Chapter 12 aging and inequality
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Chapter 12: Aging and Inequality. The Social Significance of Age. How old are you? The continuum of age shapes our attitudes and conceptions about how individuals of that age should act “Act your age” Refers to the chronological age , or their age based on from when they were born

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Chapter 12: Aging and Inequality

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Chapter 12 aging and inequality

Chapter 12: Aging and Inequality


The social significance of age

The Social Significance of Age

  • How old are you?

    • The continuum of age shapes our attitudes and conceptions about how individuals of that age should act

  • “Act your age”

    • Refers to the chronological age, or their age based on from when they were born

    • “The graying of America”

      • Average age of populace is increasing due to baby boomers, increased life expectancy, and decreased birth rates

  • “Act as you feel”

    • The observable attributes such as appearance, coordination, mental capacity, etc. that are used to assign people to age categories


Trends in aging

Trends in Aging

  • Life expectancy

    • The average number of years that a group of people born in the same year, are expected to live

  • Cohort

    • A group of people born within a specified period of time

      • Depression-era babies, Baby-boomers, etc.

  • Gerontology

    • The study of aging and older people


Age and the life course

Age and the Life Course

  • Age stratification

    • The inequalities, differences, segregation, or conflict between age groups

    • The lines between age groups are arbitrary and there are many gray areas, but typically there is an expectation for the individuals of certain age groups

      • Such as dependency and carefree attitudes in childhood, moodiness and rebellion in adolescence, and social placement and familial life in young to middle adulthood


Age stratification in our society

  • Infancy and Childhood

    • Carefree and jovial for many; but, it can be a time of powerlessness and vulnerability for others

      • One often experiences most of their socialization and dispositions in this stage

  • Adolescence

    • Did not exist (as a category) before the twentieth century; brought on by societal need for specialized, educated individuals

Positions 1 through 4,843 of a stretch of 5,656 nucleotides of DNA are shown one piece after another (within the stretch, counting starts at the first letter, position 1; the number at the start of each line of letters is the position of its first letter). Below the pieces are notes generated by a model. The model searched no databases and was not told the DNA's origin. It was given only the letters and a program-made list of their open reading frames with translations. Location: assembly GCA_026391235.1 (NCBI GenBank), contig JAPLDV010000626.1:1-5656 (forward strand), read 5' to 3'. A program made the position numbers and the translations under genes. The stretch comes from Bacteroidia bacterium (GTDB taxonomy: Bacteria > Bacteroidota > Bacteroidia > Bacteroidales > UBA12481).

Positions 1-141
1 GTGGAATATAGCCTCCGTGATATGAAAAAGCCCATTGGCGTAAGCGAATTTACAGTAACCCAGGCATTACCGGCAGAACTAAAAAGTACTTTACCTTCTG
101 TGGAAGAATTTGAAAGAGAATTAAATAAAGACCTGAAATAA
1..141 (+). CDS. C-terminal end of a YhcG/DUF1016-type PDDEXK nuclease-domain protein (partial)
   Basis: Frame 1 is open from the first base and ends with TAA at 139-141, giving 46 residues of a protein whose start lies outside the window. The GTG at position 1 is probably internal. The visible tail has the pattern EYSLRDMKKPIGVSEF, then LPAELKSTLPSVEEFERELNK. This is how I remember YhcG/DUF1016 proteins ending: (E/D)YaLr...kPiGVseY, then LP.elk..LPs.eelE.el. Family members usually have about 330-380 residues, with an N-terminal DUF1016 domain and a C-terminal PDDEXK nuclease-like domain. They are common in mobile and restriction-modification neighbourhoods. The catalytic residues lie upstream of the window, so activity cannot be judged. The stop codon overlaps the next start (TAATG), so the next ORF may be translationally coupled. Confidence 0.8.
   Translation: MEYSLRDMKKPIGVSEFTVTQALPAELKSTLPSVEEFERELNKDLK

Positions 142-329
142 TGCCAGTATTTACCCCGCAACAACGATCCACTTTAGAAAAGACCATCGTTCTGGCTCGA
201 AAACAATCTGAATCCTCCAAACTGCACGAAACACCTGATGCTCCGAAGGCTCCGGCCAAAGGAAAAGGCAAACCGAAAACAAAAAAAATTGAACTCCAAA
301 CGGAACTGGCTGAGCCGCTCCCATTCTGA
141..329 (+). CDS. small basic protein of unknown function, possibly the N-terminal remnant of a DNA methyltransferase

• Typically considered the “scapegoat” generation

  • Young Adulthood

    • Often expected to get married and have a job

      • Many are viewed negatively if they do not accomplish these things by middle adulthood

  • Middle Adulthood

    • Onset of senescence, or primary aging, often seen as the mid-life crisis. Secondary aging are effects that are brought on as a result of the choices the person makes as far as physical activity and drinking, for example

      • Often have the highest levels of prestige, and income

  • Late Adulthood

    • Retirement, physical attributes are as important as physical age in stratification

    • Contrary to stereotypes, only about 5 percent of the elderly live in nursing homes, 10 percent have trouble walking, and 30 percent have trouble hearing

As the life expectancy and longevity of people increases, there will likely be another group added for individuals who are in the 90 and higher ages

Age Stratification in Our Society


Ageism and age stereotypes

Ageism and Age Stereotypes

  • Ageism

    • Prejudice and discrimination against people on the basis of age, particularly against older persons

      • Notions like: unattractive, unintelligent, asexual, and unemployable

    • A naturalistic experiment conducted showed that many individuals enforce such stereotypes, in this case the views towards the elderly

      • See “Old Pat Moore” on page 399

    • The study showed that the stereotypes were reciprocating, in other words the individual being judged felt as though they were conforming to those roles


Age gender race and inequality

Age, Gender, Race, and Inequality

  • Age, gender, race and poverty are often intertwined

  • Entitlements

    • Certain benefits, or payments,

      paid by the government

      • Such as Social Security, SSI, Medicare,

        Medicaid, and pension

  • Elder Abuse

    • The physical abuse, psychological abuse, medical abuse (or neglect), or the financial exploitation of people age 65 and/or older

      • The National Center on Elder Abuse reported that roughly 1.6 million older people are abused in some way in the U.S.


Aging the sociological perspectives

Aging: The Sociological Perspectives


Death and dying

Death and Dying

  • Hospice:an organization that provides a homelike

    facility or home-based care for people who are terminally ill

  • Because of advances in technology, death in today’s culture is primarily associated with the elderly (often in institutionalized settings)

    • There currently are three (popularly) known frameworks for how people cope with the process of dying


References and acknowledgements

References and Acknowledgements

Sociology In Our Times (Seventh Edition)

By: Diana Kendall

Notes incorporated

By: James V. Thomas, NIU Professor (Emeritus)

Formatted By: Jacob R. Kalnins, NIU student

Pictures Incorporated

Clip Art (PowerPoint: 2007)

Google Images: Sociology In Our Times


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